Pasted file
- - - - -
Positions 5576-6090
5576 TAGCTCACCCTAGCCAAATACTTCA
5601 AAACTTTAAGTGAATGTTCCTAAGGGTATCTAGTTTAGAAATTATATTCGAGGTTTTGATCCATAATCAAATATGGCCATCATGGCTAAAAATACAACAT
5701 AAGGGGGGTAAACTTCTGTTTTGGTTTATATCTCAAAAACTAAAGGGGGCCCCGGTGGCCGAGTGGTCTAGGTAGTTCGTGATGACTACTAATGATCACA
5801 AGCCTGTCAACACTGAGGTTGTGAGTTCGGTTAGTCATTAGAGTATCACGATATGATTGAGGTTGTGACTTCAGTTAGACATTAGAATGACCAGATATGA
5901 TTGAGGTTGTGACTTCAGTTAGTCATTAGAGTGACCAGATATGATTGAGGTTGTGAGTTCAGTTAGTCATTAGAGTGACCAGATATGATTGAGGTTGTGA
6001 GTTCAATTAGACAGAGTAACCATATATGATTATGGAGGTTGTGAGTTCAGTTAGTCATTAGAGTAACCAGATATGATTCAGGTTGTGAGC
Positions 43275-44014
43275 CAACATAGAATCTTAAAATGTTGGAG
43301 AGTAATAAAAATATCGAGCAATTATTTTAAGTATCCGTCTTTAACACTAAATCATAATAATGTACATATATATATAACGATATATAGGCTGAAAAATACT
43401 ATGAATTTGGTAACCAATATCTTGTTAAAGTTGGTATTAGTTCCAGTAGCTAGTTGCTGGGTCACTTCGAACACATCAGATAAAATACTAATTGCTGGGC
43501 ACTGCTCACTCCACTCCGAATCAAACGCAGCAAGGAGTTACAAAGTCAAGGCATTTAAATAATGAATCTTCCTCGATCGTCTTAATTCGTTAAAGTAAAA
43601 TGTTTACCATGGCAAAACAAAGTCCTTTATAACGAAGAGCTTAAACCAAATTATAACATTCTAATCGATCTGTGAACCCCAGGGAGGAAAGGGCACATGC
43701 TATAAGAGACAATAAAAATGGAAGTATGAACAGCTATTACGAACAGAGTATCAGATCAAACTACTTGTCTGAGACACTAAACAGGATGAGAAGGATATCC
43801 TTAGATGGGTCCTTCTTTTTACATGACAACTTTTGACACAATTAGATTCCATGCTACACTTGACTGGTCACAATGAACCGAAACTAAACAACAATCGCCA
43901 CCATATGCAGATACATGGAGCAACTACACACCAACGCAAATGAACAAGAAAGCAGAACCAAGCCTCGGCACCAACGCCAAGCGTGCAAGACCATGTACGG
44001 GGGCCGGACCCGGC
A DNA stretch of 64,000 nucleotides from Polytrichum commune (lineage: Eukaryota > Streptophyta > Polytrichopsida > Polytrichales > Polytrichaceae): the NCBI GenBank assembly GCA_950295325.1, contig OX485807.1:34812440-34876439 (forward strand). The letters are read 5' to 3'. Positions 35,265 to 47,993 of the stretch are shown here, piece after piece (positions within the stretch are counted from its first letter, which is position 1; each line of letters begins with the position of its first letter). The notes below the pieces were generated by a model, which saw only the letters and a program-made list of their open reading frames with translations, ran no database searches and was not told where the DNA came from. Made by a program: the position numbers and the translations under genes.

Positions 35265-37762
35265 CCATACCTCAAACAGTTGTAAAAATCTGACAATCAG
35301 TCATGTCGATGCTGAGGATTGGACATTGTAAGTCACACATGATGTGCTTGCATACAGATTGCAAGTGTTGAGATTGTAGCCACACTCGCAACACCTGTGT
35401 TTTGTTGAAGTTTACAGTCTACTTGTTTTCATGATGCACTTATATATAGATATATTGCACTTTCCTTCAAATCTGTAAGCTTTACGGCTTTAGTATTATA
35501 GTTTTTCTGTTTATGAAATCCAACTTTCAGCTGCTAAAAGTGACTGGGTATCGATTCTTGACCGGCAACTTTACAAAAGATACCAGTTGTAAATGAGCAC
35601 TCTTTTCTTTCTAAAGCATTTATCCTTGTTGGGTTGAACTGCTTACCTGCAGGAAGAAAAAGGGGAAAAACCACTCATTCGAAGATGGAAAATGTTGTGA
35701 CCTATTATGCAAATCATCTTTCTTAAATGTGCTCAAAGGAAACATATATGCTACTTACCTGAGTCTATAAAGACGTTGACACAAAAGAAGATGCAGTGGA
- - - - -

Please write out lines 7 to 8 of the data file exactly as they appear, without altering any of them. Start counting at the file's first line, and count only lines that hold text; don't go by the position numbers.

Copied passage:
6001 GTTCAATTAGACAGAGTAACCATATATGATTATGGAGGTTGTGAGTTCAGTTAGTCATTAGAGTAACCAGATATGATTCAGGTTGTGAGC
Positions 43275-44014